Moneyball lets sports fans put their coaching skills to the test against friends for cash
Australians are famous for our love of sport, and given it’s impossible to watch a broadcast of a sporting event without seeing at least a dozen ads for a sports betting website, it seems we love betting on it just as much.
While the explosion of sports stats and news sites has allowed punters to make more informed choices about their betting, it’s also seen fantasy sports – acting as a coach or general manager and putting together a team – shift from a pastime for only the nerdiest of sports fans to a regular aspect of sports fandom.
Two Australian entrepreneurs saw an opportunity to combine fantasy sports with betting and created Moneyball. The platform, named after the book about baseball’s stats revolution and its Brad Pitt movie adaptation, lets fans put their team selection skills to the test by playing fantasy football for money.
James Fitzgerald, co-founder of Moneyball, said that with the growth of betting sites and fantasy sports competitions like Supercoach, it made sense to create a platform blending the two.
“We were watching what was happening in the US with daily and weekly fantasy sports, and took inspiration from a couple of exceptionally well performing sites to recreate the experience for Australians, with sports appealing to Australians,” Fitzgerald said.
He brings up an interesting point: from fantasy sites run by sports leagues themselves through to those hosted by giants like ESPN and Yahoo, the market is incredibly crowded. However, Fitzgerald said he doesn’t see Moneyball as a competitor to the big platforms.
“We are complementary. Other platforms provide excellent products for either tipping or season long fantasy team management, usually as a free to play service. Moneyball.com.au on the other hand offers a pay to play, wagering proposition to fantasy sports, and we offer this over either a single day of games, or at most over a single weekend,” he said.
“We actually want people to keep playing the existing fantasy platforms, we love them ourselves and think that due to our different yet complementary formats, we’ll help grow each other’s business and the category as a whole.”
Fitzgerald sees this complementary relationship extending to sporting codes and leagues themselves.
“We’re all about sports and growing interest in sporting occasions, events and attendance. What’s good for the growth of a sporting code is good for us and vice versa, so we are very much about growing interest in teams and events,” he said.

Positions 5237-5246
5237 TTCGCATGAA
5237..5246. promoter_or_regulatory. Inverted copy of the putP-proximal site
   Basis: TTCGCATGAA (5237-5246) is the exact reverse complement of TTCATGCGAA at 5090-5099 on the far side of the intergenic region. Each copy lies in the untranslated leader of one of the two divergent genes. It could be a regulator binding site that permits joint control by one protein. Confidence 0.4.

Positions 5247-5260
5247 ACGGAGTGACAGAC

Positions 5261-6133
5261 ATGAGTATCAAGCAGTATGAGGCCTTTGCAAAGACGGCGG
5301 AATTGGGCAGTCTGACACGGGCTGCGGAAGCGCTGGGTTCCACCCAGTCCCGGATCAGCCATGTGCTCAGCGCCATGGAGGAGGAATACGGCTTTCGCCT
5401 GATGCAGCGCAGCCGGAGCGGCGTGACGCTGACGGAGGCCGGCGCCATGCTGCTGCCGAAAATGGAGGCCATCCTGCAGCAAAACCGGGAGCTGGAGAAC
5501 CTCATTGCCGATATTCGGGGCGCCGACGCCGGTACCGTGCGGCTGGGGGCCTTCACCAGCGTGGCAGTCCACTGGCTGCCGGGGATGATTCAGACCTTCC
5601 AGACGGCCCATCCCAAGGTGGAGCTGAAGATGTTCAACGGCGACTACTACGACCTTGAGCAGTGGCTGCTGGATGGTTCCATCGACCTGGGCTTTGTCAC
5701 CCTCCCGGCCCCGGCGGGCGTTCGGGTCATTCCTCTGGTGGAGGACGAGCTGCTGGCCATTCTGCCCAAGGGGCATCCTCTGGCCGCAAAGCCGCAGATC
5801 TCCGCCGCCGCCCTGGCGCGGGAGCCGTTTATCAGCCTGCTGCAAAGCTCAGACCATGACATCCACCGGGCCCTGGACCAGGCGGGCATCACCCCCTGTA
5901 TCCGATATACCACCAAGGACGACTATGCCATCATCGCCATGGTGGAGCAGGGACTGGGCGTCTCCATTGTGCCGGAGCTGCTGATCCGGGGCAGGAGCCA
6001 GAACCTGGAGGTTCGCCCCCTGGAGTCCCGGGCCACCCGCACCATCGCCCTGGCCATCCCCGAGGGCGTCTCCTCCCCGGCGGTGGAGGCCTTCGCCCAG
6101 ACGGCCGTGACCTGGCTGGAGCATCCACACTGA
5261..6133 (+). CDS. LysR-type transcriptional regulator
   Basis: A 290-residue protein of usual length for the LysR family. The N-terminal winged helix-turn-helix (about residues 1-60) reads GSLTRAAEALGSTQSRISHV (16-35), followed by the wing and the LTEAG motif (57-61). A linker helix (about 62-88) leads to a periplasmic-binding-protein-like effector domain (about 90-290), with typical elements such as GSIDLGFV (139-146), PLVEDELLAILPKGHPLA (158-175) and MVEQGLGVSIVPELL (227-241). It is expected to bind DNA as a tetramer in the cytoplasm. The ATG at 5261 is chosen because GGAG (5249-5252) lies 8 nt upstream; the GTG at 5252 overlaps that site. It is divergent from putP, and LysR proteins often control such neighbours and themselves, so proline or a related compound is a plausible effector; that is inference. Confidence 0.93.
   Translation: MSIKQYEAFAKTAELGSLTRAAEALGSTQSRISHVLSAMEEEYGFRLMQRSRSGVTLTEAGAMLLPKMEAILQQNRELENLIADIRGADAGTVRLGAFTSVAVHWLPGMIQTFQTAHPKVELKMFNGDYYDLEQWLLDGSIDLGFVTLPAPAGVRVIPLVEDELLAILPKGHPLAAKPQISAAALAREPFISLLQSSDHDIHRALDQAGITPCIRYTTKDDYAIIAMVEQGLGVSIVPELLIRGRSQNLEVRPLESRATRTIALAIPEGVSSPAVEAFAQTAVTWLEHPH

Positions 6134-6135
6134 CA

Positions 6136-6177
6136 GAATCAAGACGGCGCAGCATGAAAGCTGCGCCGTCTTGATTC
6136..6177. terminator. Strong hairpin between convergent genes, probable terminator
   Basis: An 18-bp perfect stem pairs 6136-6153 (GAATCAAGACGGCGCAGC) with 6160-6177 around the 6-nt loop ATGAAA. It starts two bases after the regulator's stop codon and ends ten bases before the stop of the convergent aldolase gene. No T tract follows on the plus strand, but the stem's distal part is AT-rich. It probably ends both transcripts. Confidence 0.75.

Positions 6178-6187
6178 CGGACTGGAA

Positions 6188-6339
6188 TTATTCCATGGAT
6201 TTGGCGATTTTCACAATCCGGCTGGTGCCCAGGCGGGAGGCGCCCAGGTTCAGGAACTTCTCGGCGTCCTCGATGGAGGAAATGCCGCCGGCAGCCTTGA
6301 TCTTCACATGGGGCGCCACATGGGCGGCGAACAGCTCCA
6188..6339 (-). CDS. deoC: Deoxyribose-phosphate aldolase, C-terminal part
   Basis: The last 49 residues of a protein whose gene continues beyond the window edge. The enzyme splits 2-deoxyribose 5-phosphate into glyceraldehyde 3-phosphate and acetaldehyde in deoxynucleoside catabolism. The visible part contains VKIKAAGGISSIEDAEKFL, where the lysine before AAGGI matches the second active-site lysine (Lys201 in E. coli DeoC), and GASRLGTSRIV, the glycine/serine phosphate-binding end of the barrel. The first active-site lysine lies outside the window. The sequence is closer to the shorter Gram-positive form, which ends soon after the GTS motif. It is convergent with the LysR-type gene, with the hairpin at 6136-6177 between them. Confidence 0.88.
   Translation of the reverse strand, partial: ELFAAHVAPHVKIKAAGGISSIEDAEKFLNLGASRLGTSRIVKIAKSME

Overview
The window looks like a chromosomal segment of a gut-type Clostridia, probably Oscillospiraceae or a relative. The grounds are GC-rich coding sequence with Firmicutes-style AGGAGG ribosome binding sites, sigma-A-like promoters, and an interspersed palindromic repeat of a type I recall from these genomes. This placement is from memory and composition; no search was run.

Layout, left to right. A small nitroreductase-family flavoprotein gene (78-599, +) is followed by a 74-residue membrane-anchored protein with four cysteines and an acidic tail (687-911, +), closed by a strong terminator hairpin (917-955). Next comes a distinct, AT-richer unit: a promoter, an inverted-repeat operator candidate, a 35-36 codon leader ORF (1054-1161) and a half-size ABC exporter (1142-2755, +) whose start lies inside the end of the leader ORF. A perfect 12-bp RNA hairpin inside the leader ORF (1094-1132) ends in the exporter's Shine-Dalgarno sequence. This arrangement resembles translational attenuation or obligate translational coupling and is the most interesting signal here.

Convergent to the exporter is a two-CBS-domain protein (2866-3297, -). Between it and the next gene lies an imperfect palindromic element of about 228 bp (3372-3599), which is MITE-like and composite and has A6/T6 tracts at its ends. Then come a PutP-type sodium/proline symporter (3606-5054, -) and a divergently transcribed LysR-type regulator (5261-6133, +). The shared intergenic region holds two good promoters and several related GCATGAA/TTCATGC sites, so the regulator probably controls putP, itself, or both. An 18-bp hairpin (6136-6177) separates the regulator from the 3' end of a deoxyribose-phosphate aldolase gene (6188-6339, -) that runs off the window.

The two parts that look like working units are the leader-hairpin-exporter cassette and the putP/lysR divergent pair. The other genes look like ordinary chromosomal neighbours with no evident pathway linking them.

After self-funding the development and launch of Moneyball, Fitzgerald and his co-founder Rax Huq recently secured investment to help the site grow in its early stages. They have also secured affiliate marketing partners.
“We are also talking with a number of clubs as well as leading media publishers about affiliate models. We also have plans for social and search marketing which will commence soon. With additional capital we will look to accelerate our marketing plans.”
Moneyball’s monetisation model sees the site charge users a fee to take part in a contest, which comes out as 10 percent of a contest prize pool. The platform is currently running a number of contests for each round of the NRL with varying numbers of participants, cost of entry fees, and in turn, worth of prize pools. Users can also create custom contests to play with other users they invite.
With the site’s launch set up to coincide with the start of the AFL and NRL seasons, the two are the only sports currently available on the platform. There are plans to add the English Premier League in August, A-League and NBA in October, and cricket in November.
“We want to grow to a healthy user base for NRL and AFL, and then grow our ‘summer sports’ from there. We are also very keen to talk to bookmakers internationally about licensing our technology for their markets,” Fitzgerald said.
Given sports fans love competition and holding bragging rights over their friends, Moneyball may prove popular with both serious wannabe coaches and general managers, and fans who just want to have a bit of fun with their sport. With entry fees for some contests starting at just $2 and custom contests allowing users to set their own price, the stakes don’t have to be all or nothing, meaning more people may be encouraged to take part.
Fitzgerald said, “We see ourselves as less of a wagering service and more of a destination for ‘mates’ to play their mates and win a bit of cash, and chest beating rights, from them.”